The immigration compromise reached last week is a flawed deal, an attempt to “bridge the chasm between brittle hard-liners who want the country to stop absorbing so many outsiders, and those who want to give immigrants — illegal ones, too — a fair and realistic shot at the American dream.” Yet it represents a critical first step toward fixing our shattered immigration system and providing a path to citizenship for most of the 12 million undocumented immigrants living in the country today.
Yesterday on PBS’s Newshour, Jessica Vaughan of the conservative Center for Immigration Studies, argued that the best way to “deal with the problem” would be to make “this a more inhospitable place to be for people who are working in the country illegally.” She added that “people are eventually going to give up and go home on their own. And that’s what the American people most definitely wants to see happen.” Watch it:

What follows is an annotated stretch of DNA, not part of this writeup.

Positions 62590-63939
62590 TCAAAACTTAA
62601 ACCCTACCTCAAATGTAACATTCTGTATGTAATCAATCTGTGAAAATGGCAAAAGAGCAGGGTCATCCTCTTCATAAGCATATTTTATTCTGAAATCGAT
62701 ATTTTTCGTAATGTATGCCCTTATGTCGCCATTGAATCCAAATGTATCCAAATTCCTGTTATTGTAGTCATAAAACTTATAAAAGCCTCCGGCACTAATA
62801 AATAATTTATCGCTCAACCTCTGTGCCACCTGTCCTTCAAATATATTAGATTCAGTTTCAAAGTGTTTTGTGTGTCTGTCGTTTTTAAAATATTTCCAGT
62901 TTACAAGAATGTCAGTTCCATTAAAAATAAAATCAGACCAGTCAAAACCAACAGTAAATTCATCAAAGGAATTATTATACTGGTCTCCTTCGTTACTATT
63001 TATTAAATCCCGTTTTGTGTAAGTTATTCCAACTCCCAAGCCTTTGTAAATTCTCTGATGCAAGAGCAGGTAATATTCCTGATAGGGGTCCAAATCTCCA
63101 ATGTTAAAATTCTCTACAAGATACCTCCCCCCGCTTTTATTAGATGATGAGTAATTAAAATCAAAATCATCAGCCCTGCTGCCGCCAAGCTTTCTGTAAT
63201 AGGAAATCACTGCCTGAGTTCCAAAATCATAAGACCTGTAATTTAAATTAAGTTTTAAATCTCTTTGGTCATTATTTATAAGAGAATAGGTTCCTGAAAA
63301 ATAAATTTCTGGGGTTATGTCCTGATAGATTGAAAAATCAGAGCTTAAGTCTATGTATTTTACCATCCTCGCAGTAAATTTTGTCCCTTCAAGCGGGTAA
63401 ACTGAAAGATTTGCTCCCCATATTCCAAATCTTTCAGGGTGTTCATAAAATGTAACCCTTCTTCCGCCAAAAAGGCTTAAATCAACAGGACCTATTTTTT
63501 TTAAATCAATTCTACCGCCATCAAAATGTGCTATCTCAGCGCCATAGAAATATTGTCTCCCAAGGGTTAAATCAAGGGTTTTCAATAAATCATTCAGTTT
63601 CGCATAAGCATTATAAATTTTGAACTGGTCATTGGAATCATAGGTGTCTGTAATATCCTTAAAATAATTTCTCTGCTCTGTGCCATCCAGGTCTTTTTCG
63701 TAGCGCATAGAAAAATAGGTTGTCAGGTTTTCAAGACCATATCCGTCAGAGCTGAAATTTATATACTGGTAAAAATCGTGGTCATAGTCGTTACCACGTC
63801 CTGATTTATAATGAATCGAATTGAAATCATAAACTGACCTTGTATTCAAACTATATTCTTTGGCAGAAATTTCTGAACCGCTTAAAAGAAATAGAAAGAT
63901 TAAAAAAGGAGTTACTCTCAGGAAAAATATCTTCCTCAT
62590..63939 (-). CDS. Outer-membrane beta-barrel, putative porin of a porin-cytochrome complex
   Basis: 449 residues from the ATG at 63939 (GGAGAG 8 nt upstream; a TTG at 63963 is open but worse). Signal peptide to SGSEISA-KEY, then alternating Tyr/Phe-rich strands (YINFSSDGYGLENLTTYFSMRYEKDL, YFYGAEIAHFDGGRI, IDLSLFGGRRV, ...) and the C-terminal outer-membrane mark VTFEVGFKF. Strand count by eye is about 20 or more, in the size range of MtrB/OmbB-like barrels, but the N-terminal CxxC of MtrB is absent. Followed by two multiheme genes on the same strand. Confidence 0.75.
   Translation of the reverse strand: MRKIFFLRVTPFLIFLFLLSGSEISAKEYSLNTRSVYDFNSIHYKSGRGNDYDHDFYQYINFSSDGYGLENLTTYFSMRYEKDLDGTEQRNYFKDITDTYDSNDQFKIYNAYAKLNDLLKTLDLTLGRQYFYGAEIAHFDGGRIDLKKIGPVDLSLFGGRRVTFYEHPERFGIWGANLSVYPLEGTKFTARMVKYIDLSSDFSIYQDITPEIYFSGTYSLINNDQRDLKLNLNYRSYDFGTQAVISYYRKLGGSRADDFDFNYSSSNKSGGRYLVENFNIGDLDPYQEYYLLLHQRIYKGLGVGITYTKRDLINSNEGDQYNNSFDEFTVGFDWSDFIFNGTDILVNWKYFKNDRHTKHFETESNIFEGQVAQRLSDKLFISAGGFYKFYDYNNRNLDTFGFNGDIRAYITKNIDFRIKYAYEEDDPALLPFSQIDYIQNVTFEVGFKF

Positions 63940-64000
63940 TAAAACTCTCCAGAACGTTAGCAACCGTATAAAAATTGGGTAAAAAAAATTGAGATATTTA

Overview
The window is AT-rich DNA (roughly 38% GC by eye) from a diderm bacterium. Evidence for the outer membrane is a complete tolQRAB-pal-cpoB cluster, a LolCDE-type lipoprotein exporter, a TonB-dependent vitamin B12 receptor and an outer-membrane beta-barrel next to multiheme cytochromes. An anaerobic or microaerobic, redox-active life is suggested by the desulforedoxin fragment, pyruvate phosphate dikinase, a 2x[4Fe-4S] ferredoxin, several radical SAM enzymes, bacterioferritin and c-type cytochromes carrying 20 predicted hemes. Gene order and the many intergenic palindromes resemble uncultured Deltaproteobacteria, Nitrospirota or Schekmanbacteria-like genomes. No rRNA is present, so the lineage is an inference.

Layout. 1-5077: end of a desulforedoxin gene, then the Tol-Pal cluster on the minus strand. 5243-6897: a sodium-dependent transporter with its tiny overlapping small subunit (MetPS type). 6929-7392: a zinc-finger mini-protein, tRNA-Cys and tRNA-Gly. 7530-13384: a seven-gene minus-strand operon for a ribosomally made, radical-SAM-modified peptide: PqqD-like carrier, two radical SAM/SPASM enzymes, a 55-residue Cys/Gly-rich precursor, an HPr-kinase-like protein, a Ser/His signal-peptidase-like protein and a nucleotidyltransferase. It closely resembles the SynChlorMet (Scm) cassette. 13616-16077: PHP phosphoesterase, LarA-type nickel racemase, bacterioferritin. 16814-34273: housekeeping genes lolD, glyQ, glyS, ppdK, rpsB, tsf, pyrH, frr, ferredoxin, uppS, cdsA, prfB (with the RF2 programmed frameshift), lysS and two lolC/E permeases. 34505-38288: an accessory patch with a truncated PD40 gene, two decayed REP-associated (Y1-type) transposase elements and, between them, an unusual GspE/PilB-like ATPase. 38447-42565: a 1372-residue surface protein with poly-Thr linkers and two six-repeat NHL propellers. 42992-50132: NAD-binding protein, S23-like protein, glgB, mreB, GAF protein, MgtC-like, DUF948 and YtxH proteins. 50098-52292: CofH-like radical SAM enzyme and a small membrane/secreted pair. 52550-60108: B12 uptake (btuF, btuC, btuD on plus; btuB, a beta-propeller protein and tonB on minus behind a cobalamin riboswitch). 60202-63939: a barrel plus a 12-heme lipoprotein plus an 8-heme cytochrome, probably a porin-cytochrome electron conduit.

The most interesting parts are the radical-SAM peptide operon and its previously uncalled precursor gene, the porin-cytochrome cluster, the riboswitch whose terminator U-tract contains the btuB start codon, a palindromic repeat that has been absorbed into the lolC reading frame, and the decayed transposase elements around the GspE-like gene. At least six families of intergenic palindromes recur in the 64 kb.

Many people on the right wing — such as Vaughan — are opposed not only to this bill, but to any deal that doesn’t immediately deport every undocumented immigrant. CNN host Lou Dobbs recently said that “because this is the United States,” it is possible to deport all undocumented immigrants. Today on NPR, Sen. Richard Shelby (R-AL) advocated that the U.S. government “round them up.”
Additionally, the overwhelming majority of Americans — 80 percent — support the process of earned citizenship.
RAY SUAREZ: Could you really deal with the problem, as you both see it, by simply making this a more inhospitable place to be for people who are working in the country illegally?
JESSICA VAUGHAN: Absolutely. [...]
SUAREZ: What would your organization have done differently in addressing this very large group of people?
VAUGHAN: Well, what we need to do is make it impossible for illegal aliens to find work legally. And we need to cut off the job magnet and eventually people — and make it impossible for people to get driver’s licenses, to live here as if they were legal.
If we simply enforce the laws that we have on the books already — and that doesn’t require any new legislation — people are eventually going to give up and go home on their own. And that’s what the American people most definitely wants to see happen.